Malaysia: ocean objects are new lead in MH370 hunt
Australia found two objects possibly related to the search for the missing Malaysia plane MH370 in the southern Indian Ocean
The discovery by satellite of two objects in the southern Indian Ocean is being treated as a lead in the search for a Malaysian airliner missing for 12 days, Reuters reported the top official in charge of the investigation as saying on Thursday.
“I can confirm we have a new lead...and I am meeting the Australian delegation now,” Reuters quoted acting Transport Minister Hishammuddin Hussein as telling reporters in Kuala Lumpur, where the investigation into the missing airliner is based.
He was speaking after Australia said it had sent aircraft to investigate two objects spotted by satellite floating in the sea.
“As we have been doing from day one, we have been following every single lead, and this time I just hope that it is a positive development,” Hishammuddin said.
“I was told that assets have been deployed to the area to verify what has already been said earlier this morning, and we are waiting for some information. It is too early to say which area and whether it is in the sea,” he said, adding he did not know what kind of possible debris was involved.
“Every lead is a hope. We want to verify, we want to corroborate.”
Investigators hope to provide a further update within a few hours, he said.
Australian Prime Minister Tony Abbott said on Thursday that two objects possibly related to the search for missing Malaysia Airlines flight MH370 have been sighted in the southern Indian Ocean.
Abbott called it “credible information,” adding that after “specialist analysis of this satellite imagery, two possible objects related to the search have been identified,” the Associated Press quoted him as saying.
But Abbott cautioned that locating the objects could be extremely difficult and “it may turn out that they are not related to the search for flight MH370.”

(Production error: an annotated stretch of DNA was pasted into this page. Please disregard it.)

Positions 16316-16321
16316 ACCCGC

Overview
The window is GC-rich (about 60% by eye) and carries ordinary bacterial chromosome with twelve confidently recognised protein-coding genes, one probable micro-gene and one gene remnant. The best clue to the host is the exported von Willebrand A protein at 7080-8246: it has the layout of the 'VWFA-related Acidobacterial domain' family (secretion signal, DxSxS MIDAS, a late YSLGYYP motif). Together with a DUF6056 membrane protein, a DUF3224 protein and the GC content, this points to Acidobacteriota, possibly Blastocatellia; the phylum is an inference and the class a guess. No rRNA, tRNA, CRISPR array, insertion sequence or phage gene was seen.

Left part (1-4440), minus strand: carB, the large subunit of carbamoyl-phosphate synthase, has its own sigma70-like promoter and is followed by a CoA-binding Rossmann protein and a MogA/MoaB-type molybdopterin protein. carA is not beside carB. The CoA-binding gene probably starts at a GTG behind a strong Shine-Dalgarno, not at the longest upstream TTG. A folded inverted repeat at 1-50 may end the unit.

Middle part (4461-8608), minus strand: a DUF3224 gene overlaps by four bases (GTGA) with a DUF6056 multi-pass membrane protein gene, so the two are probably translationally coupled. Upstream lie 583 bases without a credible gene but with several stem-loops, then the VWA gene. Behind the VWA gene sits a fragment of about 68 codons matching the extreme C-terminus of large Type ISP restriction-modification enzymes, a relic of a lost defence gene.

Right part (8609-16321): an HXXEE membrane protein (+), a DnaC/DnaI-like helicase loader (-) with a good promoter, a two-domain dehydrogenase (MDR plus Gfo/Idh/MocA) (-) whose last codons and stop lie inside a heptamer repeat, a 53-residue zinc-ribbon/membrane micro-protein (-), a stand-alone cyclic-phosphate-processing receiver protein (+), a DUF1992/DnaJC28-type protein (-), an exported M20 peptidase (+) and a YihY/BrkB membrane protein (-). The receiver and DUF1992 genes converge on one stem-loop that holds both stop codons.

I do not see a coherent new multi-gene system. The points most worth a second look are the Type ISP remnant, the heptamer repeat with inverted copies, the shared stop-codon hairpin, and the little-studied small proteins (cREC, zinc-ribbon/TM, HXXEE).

He said an Australian air force Orion had already been diverted to look into the objects with three more long-range surveillance planes to follow.
Meanwhile, the Australian authorities said Thursday that the largest object is 24 meters (79 feet) while the second one is much smaller.
“The objects are relatively indistinct. The indication to me is of objects that are of a reasonable size and probably awash with water and bobbing up and down over the surface,” Agence France-Presse quoted Australian Maritime Safety Authority official John Young as saying.
“The largest... was assessed as being 24 meters. There is another one that is smaller than that.”
Military planes from Australia, the U.S. and New Zealand were covering a search region over the southern Indian Ocean that was narrowed down on Wednesday from 600,000 square kilometers (232,000 square miles) to 305,000 square kilometers (117,000 square miles).
The hunt for the Boeing 777 has been punctuated by several false leads since it disappeared March 8 above the Gulf of Thailand.
The news comes after Australia has taken charge of the search in the vast and remote area.
Top U.S. priority
Meanwhile, President Barack Obama said finding out what happened to the missing Malaysia Airlines plane is a top priority for the United States.
In his first public comments on the mind-boggling disappearance, Obama said Wednesday that every available U.S. resource is being used in the search, including the FBI, the National Transportation Safety Board and others who deal with aviation.
(Reuters, AFP and Associated Press)